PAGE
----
All-Season Runner: Bo Dudek

All-Season Runner: Bo Dudek

This series talks to inspiring All-Season Runners from around the world. 
What's an All-Season Runner? That's what we call runners who don't let the wet, cold, wind or heat stop them from hitting their strides.

Here, we catch up with Bo Dudek, a runner who lives, travels and runs all across Europe.

How long have you been a runner?
I've always been running, from early childhood, but I'd probably use the label 'runner' from when I started being more serious back in 2016. The first three years I was running 50% of my active time while doing mountain biking the other 50% of my active time. The past two years I've been running only.

What motivates you? And what pushes you to get outdoors in all types of weather?
I'm very competition minded. However, competition doesn't need to be an actual event with official results... It can simply be a weekly run with friends, with whom I like to compare. Being able to fight for who's best on the day is the drive, that pushes me some extra - both when sun is shining and when rain is falling. That said, in the past years I've been rather active on social media, and more and more people following me have told me directly that they started running because of me. Getting this feedback is...fuel. Many times stronger than just beating a friend every Tuesday!

What do you feel has been your greatest achievement as a runner?
I'm intrigued to point at some race result, but actually the day some months back a guy told me: "I run because of you. You inspire me!". This is my greatest achievement. And you know - I wanna do that again and again.

Has COVID-19 changed your outdoor lifestyle?
No, not really. Together with my wife I live full-time in a small camper while travelling Europe. We go from beaches in Greece to mountains in Turkey. From hills in Norway to muddy paths in Denmark. As it's a quite small camper, we spend 6-8 hours outside every day - this on top of the time spent running. We rarely get together with loads of people, and most of the time I run alone. But when thinking of it COVID-19 might have made it even more clear to me, that staying healthy by exercising is not just good and nice to the human body.. it's actually needed.

If you had to name a few great places to run based on your travels, what would they be?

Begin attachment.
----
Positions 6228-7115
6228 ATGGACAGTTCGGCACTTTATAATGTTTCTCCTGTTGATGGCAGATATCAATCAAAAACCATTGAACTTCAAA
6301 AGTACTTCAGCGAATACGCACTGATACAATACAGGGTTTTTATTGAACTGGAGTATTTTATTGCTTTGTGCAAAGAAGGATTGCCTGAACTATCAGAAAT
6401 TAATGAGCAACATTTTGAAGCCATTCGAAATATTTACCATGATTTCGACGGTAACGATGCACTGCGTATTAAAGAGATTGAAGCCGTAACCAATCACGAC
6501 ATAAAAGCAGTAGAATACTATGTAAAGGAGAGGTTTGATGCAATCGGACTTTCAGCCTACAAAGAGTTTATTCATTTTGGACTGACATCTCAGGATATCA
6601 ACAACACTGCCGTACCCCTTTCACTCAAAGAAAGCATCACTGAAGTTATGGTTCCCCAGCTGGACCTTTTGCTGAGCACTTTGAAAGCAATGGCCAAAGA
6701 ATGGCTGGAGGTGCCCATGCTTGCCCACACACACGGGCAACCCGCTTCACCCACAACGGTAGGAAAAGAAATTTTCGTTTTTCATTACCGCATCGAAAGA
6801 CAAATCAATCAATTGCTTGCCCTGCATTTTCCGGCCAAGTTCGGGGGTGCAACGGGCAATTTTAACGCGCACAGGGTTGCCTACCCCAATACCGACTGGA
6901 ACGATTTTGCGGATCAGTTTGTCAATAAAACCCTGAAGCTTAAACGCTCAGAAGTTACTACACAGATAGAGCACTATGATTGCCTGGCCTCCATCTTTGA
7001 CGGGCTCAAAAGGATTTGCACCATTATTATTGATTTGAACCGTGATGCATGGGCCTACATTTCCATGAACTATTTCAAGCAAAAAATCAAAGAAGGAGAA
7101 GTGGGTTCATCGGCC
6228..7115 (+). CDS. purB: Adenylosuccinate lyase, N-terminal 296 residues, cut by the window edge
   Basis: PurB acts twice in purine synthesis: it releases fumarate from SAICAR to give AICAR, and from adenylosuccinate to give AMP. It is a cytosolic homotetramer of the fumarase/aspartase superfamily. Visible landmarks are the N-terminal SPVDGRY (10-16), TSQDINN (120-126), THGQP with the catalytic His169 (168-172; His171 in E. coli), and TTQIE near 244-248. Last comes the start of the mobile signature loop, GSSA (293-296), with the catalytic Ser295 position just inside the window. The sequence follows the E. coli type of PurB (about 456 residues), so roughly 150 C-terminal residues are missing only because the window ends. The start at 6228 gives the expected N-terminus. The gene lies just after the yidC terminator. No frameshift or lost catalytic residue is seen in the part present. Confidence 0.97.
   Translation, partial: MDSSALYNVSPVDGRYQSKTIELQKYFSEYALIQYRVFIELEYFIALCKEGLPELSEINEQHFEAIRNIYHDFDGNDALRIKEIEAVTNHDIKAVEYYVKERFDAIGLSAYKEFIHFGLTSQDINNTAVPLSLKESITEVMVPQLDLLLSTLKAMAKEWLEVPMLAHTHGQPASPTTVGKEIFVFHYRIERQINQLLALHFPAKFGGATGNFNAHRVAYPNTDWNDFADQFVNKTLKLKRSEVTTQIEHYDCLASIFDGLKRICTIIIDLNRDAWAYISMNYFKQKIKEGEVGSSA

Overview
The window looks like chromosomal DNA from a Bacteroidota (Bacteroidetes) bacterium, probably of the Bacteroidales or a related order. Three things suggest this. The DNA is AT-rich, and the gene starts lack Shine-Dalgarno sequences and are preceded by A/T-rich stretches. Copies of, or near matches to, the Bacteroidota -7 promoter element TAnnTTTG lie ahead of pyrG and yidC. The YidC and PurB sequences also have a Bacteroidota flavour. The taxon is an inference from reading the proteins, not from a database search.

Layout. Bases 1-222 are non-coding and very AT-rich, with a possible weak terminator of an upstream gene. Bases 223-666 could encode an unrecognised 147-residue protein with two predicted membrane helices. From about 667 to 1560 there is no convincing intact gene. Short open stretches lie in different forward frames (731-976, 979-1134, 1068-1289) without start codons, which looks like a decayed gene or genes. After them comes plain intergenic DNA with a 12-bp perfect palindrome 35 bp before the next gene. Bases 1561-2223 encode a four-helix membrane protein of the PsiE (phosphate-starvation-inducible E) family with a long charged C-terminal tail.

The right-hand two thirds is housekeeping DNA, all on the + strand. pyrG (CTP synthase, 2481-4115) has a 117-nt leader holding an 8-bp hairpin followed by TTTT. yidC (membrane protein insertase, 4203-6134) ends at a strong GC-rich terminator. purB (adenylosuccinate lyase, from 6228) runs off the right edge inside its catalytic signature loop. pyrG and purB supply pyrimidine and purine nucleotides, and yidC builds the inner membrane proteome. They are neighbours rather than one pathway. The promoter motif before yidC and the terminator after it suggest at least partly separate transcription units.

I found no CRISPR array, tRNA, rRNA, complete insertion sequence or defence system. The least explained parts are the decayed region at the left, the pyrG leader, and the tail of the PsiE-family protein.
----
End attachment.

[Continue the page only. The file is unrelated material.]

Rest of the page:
That's a tough one. Well, for sure Norway as there are so many places to run. So many paths and very well marked as well. The southern coastline of Portugal is also insanely beautiful. And the high mountains in Greece are spectacular. There are so many places that make the endorphins tap dance on my brain! 

You recently posted on Instagram about the significant gains you've made around vital lung capacity. When did you decide to start focusing on that? And how did you go about improving your capacity?
I've always been a bit into biohacking. My wife has a solid education [in] functional medicine, so when I started doing 20-25 competitions a few years back, I was a guinea pig quite a lot of the time. This opened up my eyes to alternatives from just training. Tracking heart rate variability is one I've stuck to for years now, together with breath training for the past 6-8 months. Breath training can be rather simple, but the impact is massive. Keep in mind, when you train for running, you'll see the results only when you actually run. When you train for better breathing, you'll feel the results 24/7, 365. This means better training. Better everyday. Better sleep. It's really insane that it's not more widely used.
It's not only about capacity though it's a simple parameter to use for comparing, but also about strength when breathing.
Fun fact: Did you know that when you're holding your breath, then eventually give up - it's not because the lungs need oxygen. It is the Co2 which triggers the urge to breathe, and we refer this 'urge to breathe' as contractions.


What tips would you give to someone looking to do the same?
There are many ways, and I'm using a great - but a bit expensive - device called AiroFit. It's worth every single penny for sure, but curious people not willing to put money in anything before knowing where it goes, I'd for sure recommend some of the free breathing apps out there. I don't have any specific names for the apps, but there are several that can help you focus on breathing. Searching for 'square breathing' will get you an idea. 

Are you training for any big races?
Not really. As mentioned we live full time in our camper and travel. Our plans are non-existing. This means that I can't and won't make plans for a race further than 10-14 days in the future. The bad part is that I never go to big races, the good part is that I'm very open to small local races that I discover on my way. With this I get to connect to so many local runners. Sometimes a few days after a race I get to run with the runners from a race again, if we chose to stay a few days after a race. A great example is some weeks back in Norway, where we were out buying groceries, and there on the door there was a race poster. I registered, and less than 12 hours later I was in the middle of a 8k / + 1.000m uphill competition against hundreds of local runners. Amazing experience! 

Follow Bo's adventures via his Instagram or website.


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More from this series:
All-Season Runner Q&A: Brandon Miller  (U.S.A)
All-Season Runner: Elìa Diehl Ruberto (Switzerland)

All-Season Runner Q&A: Clare Shea (U.S.A)
All-Season Runner Q&A:  Dr. Marilyn Simmons Bowe (U.S.A)
All-Season Runner Q&A:  Jesse Taylor (U.S.A)

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